For the first time in years, cranes are going up in downtown Meridian. City leaders hope they’ll start seeing even more soon.
The city’s urban renewal agency is taking proposals to redevelop a 1-acre block downtown that includes an old community center, Centennial Park, and the parking lot next to the COMPASS building at 700 2nd St. COMPASS is the Community Planning Association of Southwest Idaho.
In its place, Meridian hopes that a developer will build an “iconic” mixed-use project with a potential combination of office, retail and apartments to help stimulate downtown growth.
“We spend a lot of time and attention to downtown, because I truly believe that the heart and soul of the community needs to be vibrant,” Mayor Tammy de Weerd previously told the Statesman.
The request for proposals asks developers to build a new community center, between 17,000 and 22,000 square feet in size, as part of the project. The center would include a large community room, four to six multipurpose rooms, conference rooms, a fitness and yoga room, a kitchen and an outdoor patio.
Meridian’s Parks and Recreation Department plans to contribute up to $3.85 million for the community center from impact fees it levies on new construction throughout the city, in addition to providing the land.
Because the city is allowing developers to build on the Centennial Park land, it’s asking developers to add somehow incorporate public space into the parcel or at another location. It’s also asking for additional parking space.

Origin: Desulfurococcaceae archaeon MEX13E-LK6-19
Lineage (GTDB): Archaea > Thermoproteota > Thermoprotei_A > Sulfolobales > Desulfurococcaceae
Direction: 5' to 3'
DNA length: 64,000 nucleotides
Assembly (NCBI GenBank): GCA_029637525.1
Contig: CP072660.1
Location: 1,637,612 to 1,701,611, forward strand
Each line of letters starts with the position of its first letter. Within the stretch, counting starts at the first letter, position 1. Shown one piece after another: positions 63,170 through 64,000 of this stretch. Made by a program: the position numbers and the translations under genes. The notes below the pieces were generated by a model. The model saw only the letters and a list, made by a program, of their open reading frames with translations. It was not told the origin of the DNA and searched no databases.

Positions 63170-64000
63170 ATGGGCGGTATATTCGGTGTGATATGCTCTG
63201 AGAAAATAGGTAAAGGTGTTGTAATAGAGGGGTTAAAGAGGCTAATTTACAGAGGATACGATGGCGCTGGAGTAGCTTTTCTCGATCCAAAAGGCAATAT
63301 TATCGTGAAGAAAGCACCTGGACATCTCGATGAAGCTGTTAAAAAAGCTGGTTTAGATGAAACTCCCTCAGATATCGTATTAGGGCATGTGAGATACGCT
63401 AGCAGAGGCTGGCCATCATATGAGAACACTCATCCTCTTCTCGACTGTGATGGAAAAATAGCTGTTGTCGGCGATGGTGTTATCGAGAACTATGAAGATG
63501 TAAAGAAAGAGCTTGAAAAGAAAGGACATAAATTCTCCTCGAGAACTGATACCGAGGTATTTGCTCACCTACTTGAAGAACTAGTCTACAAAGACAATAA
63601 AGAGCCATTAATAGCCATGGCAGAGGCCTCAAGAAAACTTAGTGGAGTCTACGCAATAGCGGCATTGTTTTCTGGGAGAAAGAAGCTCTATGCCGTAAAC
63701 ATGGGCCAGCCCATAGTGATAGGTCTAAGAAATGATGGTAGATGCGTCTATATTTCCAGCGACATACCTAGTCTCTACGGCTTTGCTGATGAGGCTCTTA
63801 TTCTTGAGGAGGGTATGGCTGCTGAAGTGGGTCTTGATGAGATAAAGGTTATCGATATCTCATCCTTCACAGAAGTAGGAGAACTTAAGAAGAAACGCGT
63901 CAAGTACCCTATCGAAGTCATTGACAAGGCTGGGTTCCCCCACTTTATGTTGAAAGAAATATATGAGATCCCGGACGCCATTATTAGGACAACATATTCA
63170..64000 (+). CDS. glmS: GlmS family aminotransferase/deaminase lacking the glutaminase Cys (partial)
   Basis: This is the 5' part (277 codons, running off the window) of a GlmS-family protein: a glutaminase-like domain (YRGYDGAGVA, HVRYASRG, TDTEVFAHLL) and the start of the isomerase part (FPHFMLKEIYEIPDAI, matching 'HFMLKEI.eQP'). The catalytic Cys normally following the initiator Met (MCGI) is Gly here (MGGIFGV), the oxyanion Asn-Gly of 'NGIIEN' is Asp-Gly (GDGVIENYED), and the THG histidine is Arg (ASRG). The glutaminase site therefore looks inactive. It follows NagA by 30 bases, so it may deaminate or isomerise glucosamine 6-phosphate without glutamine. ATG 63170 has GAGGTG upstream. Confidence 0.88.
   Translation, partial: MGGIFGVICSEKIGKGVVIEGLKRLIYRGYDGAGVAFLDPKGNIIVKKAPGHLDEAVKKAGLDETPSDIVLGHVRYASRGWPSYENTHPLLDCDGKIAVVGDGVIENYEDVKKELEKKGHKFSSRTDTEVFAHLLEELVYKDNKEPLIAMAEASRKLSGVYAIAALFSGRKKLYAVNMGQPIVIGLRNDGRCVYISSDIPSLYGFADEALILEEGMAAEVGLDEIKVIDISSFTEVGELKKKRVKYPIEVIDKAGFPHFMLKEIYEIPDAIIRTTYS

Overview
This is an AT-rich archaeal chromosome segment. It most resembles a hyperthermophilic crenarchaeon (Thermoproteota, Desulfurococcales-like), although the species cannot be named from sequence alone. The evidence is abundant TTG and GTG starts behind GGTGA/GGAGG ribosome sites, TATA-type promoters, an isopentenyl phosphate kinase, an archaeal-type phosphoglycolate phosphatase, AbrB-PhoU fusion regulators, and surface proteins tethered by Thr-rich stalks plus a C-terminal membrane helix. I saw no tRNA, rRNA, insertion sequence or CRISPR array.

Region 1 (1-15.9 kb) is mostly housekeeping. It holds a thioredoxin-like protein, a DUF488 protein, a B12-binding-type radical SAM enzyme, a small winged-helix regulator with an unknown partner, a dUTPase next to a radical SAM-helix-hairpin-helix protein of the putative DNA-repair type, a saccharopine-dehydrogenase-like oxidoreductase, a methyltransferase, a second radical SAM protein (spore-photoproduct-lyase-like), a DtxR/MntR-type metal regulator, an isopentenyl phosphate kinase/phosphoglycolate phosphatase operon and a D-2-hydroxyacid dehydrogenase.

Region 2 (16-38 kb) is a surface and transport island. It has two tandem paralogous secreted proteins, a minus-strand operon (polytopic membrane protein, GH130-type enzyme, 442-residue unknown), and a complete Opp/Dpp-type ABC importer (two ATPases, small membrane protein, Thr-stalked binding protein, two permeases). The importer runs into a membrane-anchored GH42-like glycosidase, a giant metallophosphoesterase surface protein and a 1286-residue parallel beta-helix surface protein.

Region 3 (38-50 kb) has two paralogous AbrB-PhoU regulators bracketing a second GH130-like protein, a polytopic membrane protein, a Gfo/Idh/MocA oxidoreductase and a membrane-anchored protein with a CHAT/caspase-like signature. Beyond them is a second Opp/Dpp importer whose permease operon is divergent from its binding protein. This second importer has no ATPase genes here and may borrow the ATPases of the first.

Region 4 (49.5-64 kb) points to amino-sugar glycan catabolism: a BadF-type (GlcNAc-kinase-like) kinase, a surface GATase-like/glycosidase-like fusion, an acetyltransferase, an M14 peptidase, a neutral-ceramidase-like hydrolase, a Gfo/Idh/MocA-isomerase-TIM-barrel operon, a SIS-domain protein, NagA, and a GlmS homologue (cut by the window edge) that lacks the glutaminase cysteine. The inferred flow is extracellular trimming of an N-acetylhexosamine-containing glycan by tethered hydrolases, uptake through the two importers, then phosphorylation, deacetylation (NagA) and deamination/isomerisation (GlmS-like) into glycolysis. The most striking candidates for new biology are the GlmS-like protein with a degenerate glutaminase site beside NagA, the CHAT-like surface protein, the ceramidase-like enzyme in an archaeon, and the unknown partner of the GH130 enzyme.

The block also includes a building recently purchased by the Meridian Library District for its unBound technology and maker space. The library is moving forward to renovate that building, 722 2nd St., and plans to open the space to the public in 2020, said Gretchen Caserotti, director of unBound. But she added that she is open to talking with developers about how to include the library in a redevelopment project.
Already in Downtown Meridian, the Pacific Cos., an Eagle-based developer, and local businessman Josh Evarts are building two four-story buildings with a combination of apartments, restaurant and retail space. That project was part of a similar request-for-proposals that the city and the urban renewal agency collaborated on last fall.
The parcel is just north of a 20-acre parcel that has been under contract by local businessman Bill Ditz for the last 10 years. He has planned to build a similar mixed-use complex there, with underground parking, retail and apartments, but has not been able to raise funds to build.
Meridian will hold a meeting with interested developers on Tuesday, Aug. 27. The city and the Meridian Development Corp. will decide together on their preferred development by Tuesday, Oct. 29.